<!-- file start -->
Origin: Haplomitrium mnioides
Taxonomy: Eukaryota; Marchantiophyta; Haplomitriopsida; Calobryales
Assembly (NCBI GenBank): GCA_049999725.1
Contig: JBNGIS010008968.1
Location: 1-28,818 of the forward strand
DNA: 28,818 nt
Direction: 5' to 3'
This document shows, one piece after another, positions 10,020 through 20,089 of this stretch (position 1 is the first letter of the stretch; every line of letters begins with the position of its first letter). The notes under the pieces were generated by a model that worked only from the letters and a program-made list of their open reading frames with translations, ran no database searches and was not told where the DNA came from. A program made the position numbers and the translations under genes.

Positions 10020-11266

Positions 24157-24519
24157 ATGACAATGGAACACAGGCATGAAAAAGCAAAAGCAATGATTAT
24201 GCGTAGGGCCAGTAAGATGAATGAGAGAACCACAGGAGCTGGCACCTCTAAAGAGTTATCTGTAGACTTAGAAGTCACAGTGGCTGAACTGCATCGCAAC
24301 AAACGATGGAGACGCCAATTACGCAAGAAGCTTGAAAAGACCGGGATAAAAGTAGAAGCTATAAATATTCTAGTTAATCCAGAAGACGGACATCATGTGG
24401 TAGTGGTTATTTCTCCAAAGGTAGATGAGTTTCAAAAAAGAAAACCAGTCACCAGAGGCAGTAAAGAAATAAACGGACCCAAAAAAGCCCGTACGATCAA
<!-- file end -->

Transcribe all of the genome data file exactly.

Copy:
Origin: Haplomitrium mnioides
Taxonomy: Eukaryota; Marchantiophyta; Haplomitriopsida; Calobryales
Assembly (NCBI GenBank): GCA_049999725.1
Contig: JBNGIS010008968.1
Location: 1-28,818 of the forward strand
DNA: 28,818 nt
Direction: 5' to 3'
This document shows, one piece after another, positions 10,020 through 20,089 of this stretch (position 1 is the first letter of the stretch; every line of letters begins with the position of its first letter). The notes under the pieces were generated by a model that worked only from the letters and a program-made list of their open reading frames with translations, ran no database searches and was not told where the DNA came from. A program made the position numbers and the translations under genes.

Positions 10020-11266

Positions 24157-24519
24157 ATGACAATGGAACACAGGCATGAAAAAGCAAAAGCAATGATTAT
24201 GCGTAGGGCCAGTAAGATGAATGAGAGAACCACAGGAGCTGGCACCTCTAAAGAGTTATCTGTAGACTTAGAAGTCACAGTGGCTGAACTGCATCGCAAC
24301 AAACGATGGAGACGCCAATTACGCAAGAAGCTTGAAAAGACCGGGATAAAAGTAGAAGCTATAAATATTCTAGTTAATCCAGAAGACGGACATCATGTGG
24401 TAGTGGTTATTTCTCCAAAGGTAGATGAGTTTCAAAAAAGAAAACCAGTCACCAGAGGCAGTAAAGAAATAAACGGACCCAAAAAAGCCCGTACGATCAA